Rocky Horror Show
Brighton Theatre Royal
Reviewed – 18th December 2018
“It remains, at its heart, simply a bit of fun – and it delivers that in abundance“
Since its debut in London in 1973, The Rocky Horror Show has been performed almost continuously across the world. The iconic 1975 film adaptation’s success and enduring appeal has sealed it firmly into the fabric of our modern pop culture. The Rocky Horror Show famously combines a ridiculous B-movie science fiction plot with comedy, horror and music.
The story begins with the engagement of Brad and Janet (played by Ben Adams of A1 and former Strictly professional Joanna Clifton), a wholesome all-American couple, who on their way to share their exciting news with their former college professor, Dr. Scott (Ross Chisari), drive into a thunderstorm. Following a tyre blow-out, they approach a nearby castle for assistance. It is a night they will remember for a very, very long time.
As their innocence is lost during one of the master’s affairs, Brad and Janet are introduced to an array of colourful characters. Clifton’s Janet is sweet, naïve and precious, which brings a gentle comedy to the character. Adams’ Brad is as ingenuous, but his desire to protect and control Janet only makes him more ridiculous.
Kristian Lavercombe has been playing Riff Raff the creepy butler for many years, and has notched up over 1,400 performances worldwide. It is an iconic role, originally played by the show’s writer and creator, Richard O’Brien, and is a fan favourite. Lavercombe’s interpretation is near on perfection. He is as deliciously grubby and sleazy as you could wish for. I hope he continues in the role for evermore.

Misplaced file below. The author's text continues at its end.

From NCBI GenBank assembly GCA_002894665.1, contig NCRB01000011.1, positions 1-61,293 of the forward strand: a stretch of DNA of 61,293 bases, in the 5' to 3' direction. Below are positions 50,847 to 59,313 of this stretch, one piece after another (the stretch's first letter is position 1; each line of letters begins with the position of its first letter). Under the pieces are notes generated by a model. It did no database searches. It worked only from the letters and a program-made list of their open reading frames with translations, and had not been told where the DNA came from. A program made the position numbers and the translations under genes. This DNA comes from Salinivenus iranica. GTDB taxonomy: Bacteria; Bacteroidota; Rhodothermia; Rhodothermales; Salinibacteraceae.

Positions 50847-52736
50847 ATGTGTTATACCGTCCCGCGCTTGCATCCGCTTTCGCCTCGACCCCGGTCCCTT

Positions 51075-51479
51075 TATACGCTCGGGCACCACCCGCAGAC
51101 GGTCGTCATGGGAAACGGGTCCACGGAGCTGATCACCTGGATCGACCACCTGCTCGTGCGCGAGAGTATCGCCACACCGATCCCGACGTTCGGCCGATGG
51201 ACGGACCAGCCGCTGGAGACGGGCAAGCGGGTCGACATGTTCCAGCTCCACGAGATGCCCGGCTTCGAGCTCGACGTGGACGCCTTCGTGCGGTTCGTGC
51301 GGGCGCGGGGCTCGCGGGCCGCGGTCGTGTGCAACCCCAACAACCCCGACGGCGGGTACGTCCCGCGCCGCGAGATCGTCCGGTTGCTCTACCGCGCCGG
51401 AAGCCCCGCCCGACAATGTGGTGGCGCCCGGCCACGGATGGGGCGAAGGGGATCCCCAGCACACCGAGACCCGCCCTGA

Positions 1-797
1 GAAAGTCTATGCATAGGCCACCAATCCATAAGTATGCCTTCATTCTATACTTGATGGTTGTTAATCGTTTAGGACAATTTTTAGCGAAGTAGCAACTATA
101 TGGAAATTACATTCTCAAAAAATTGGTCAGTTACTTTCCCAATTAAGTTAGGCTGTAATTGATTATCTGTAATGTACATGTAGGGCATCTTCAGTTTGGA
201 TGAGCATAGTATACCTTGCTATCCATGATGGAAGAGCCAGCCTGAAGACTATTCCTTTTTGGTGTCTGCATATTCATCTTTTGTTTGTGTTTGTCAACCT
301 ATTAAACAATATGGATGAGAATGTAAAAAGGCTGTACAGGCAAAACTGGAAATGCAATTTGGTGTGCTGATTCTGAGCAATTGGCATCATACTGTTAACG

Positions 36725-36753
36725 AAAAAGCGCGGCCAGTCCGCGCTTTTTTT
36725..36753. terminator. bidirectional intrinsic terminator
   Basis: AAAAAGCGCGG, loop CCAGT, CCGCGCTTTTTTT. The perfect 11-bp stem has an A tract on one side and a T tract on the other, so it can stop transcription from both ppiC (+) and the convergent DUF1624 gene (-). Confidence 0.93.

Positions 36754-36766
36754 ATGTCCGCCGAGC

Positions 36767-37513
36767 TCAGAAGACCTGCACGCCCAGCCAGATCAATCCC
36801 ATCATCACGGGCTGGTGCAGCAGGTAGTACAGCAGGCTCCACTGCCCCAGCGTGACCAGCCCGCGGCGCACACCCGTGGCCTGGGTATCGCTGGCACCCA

Immoral and outrageous transvestite scientist, Frank n’ Furter has to steal the show. Stephen Webb, directed by Christopher Luscombe, is salacious and mischievous. At times, it feels as if there is too strong an emphasis on giving a depth to the character that is not entirely necessary.
Dom Joly presides as Narrator, who is traditionally heckled by the audience in an outrageously rude fashion. He does an adequate job of rebuffing the relentless jibes, but seemed to lack the repertoire of retorts that others have previously brought to the role.
Set designer, Hugh Durrant has created a background that is framed by an unfurling, giant reel of film. Frank n’Furter’s hallway gives us a gothic style that is reminiscent of a Hammer Horror movie. The lighting felt very fresh with dramatic use of green lasers during the laboratory scenes.
The Rocky Horror show is always a riot. The audience is packed with regulars who know the script and are not ashamed to shout out or stand up and dance. There is little regard for their fellow audience members and some may find it all too much. But, this is all part of the phenomenon and the experience. Its enduring popularity shows no signs of waning and its near constant presence means that it continues to be enjoyed by new audiences as well. It remains, at its heart, simply a bit of fun – and it delivers that in abundance.
Reviewed by Emma Gradwell
Rocky Horror Show
Brighton Theatre Royal until 5th January
then UK Tour continues